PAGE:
In BlogPost, Git

Why I Needed Multiple SSH Identities for Github and Bitbucket

Why would you need multiple ssh identities if you’re a Git user? The short answer is that it helped me with changing jobs. Also, I didn’t want to pay for private Git repository hosting.

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Dealing with changing jobs

For my first couple of Rails jobs, I used my public treble37 GitHub identity to contribute to organizational repositories.

But eventually, as I changed jobs, I discovered a limitation. I started preparing for interviews and would come across GitHub repositories with titles like “Backend Interview Questions”. If I wanted to bookmark those in GitHub with the star icon, this showed up in my public activity feed.

As a result, anyone (including my boss and coworkers) could see this. In addition, I thought it would blur the line between code I wrote on my own time versus code that I wrote for work.

In fact, virtually every employment contract I’ve read says your employer owns whatever you create on company time and resources.

Consequently, if you have your own side project(s), it’s best to try and keep it separate in my opinion

Before I go further, I should tell you this article assumes you know how to set up your GitHub accounts with ssh.

GitHub starts charging for private repositories

As I learned to code over the years, GitHub started charging $7 for its private repository hosting. It used to be you received 5 private repositories for free. But then it became a 2 billion dollar unicorn.

Eventually, I found Bitbucket, a service similar to GitHub except it offers free hosting for private repositories.

That’s why I ended up needing multiple GitHub accounts – one for the company and one for my personal use.

Setting yourself up to login in with SSH with multiple accounts

Having multiple accounts started forced me to learn to perform an ssh login with multiple identities.

When I first started coding, I would have a config file that looked like the below in my ~/.ssh directory.

Honestly, it worked great for quite a while. But as I stated above, I soon needed yet another GitHub account exclusively for work.

First, I tried using HTTPS. But that became tedious quickly. Why? HTTPS forces you to enter your username and password every time.

You quickly notice using ssh to perform operations such as push and pull in your Git workflow is faster than using HTTPS.

Consequently, it’s best to set up an ssh public and private key pair for each GitHub account. But in order to do that, I had to understand the ssh identities configuration file.

Understanding the SSH Identities Configuration File

Below is a very high-level description of the fields in the configuration file I showed you above. A much more detailed description is given in the ssh_config man page here.

  • Host – bitbucket.org – This restricts you to using the host bitbucket.org. It can also be a pattern.
  • User treble37 – This specifies the user you are logging in as.
  • Hostname bitbucket.org – This specifies the actual hostname to log in to.
  • PreferredAuthentications publickey – This specifies the order of authentication methods to be tried. In our case, we want to use a public key.
  • IdentityFile ~/.ssh/my_bitbucket_key – This specifies the file from which your authentication identity is read. In our specific use case, it is the name of your public key file that you generated.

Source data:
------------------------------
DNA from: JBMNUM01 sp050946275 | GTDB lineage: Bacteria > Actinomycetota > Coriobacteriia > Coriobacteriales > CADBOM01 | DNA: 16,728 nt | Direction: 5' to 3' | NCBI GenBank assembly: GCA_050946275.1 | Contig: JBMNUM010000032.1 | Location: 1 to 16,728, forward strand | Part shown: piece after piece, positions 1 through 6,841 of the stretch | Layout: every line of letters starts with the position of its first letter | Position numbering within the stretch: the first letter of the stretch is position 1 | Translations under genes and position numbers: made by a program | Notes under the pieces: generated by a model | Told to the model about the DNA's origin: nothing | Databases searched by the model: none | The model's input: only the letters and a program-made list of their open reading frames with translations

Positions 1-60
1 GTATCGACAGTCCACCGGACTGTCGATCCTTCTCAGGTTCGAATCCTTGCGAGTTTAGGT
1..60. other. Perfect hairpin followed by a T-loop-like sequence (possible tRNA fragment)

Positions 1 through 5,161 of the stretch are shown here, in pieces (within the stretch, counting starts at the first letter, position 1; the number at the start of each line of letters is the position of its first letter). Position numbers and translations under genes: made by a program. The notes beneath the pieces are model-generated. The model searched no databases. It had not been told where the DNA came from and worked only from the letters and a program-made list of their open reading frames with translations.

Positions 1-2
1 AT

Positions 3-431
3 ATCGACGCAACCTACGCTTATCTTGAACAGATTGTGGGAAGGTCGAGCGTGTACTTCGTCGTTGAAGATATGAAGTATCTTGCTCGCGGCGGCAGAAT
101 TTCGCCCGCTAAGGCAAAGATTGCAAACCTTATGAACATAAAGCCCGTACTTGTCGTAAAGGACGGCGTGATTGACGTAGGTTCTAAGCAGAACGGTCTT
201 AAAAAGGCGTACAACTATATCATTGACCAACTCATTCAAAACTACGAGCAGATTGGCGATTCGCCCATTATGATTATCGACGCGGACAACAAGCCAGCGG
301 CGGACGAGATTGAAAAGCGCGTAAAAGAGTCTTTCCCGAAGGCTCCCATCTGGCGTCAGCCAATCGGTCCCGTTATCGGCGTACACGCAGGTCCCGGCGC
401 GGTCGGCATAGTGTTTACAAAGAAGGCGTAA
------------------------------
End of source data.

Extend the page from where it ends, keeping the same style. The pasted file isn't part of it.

Step 1 – Configuration File Setup

Below is my current configuration file for Mac OSX. Note that I’ve changed the names of my actual public keys in the IdentityFile field.

MacOSX configuration file

A word on Linux

One thing I found on Linux was that I needed to change the Host field from github.com to my GitHub user name(s). The file and that change is shown below.

Ubuntu Linux configuration file

Now, do you notice the Host field with a value of bruce-work? That represents my workplace GitHub username. I’m not using my actual username for the sake of privacy. In the corresponding User field, you’ll notice I have git for the value.

I don’t think it actually matters what the User field is, though I haven’t actually tested it.

Step 2 – Setting the remote URLs correctly

However, what matters is setting up the remote URLs in your local Git repository correctly. This was the tricky part that I didn’t find in any of my Google searches.

Let’s say you’re on your home laptop but you need to clone one of your company’s repositories because you’re working off this laptop temporarily.

For your own personal GitHub repositories, you’ll use a Host value of github.com. For your work GitHub repository you’ll use a Host value of your-GitHub-work-username. You can use the configuration file above with the appropriate substitutions in the Host and IdentityFile fields.

For example, let’s say you clone your work repository called workrepo and your company organization’s name is WorkingForTheMan. Your work GitHub username is ilove.

You’ll cd into the directory and set the remote origin URL as follows:

Henceforth, you’ll be able to perform the usual git operations over ssh.

Step 3 – Set your work email in your Git configuration

One thing I always forget is to set the GitHub configuration in my work repositories with my work email address.

So after cloning your work repository, don’t forget to set your work email in your Git repository.

Summary

In conclusion, keeping your GitHub work and personal life is useful. If you don’t want to mix business with personal coding pleasure, set up your ssh configuration file properly using the 3 steps above.

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